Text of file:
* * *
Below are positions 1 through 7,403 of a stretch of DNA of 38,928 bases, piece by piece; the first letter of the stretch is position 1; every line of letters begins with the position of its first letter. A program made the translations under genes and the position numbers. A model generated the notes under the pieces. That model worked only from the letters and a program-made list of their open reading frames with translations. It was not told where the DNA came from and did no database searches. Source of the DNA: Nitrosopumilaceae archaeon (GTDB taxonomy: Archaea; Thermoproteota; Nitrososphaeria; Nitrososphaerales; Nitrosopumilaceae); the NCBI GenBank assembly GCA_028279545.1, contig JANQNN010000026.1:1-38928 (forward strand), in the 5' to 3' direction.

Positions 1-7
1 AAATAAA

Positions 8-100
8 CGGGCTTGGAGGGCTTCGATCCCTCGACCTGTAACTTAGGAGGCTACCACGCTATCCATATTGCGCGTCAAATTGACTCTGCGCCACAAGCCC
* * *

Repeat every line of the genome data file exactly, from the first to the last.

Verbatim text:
Below are positions 1 through 7,403 of a stretch of DNA of 38,928 bases, piece by piece; the first letter of the stretch is position 1; every line of letters begins with the position of its first letter. A program made the translations under genes and the position numbers. A model generated the notes under the pieces. That model worked only from the letters and a program-made list of their open reading frames with translations. It was not told where the DNA came from and did no database searches. Source of the DNA: Nitrosopumilaceae archaeon (GTDB taxonomy: Archaea; Thermoproteota; Nitrososphaeria; Nitrososphaerales; Nitrosopumilaceae); the NCBI GenBank assembly GCA_028279545.1, contig JANQNN010000026.1:1-38928 (forward strand), in the 5' to 3' direction.

Positions 1-7
1 AAATAAA

Positions 8-100
8 CGGGCTTGGAGGGCTTCGATCCCTCGACCTGTAACTTAGGAGGCTACCACGCTATCCATATTGCGCGTCAAATTGACTCTGCGCCACAAGCCC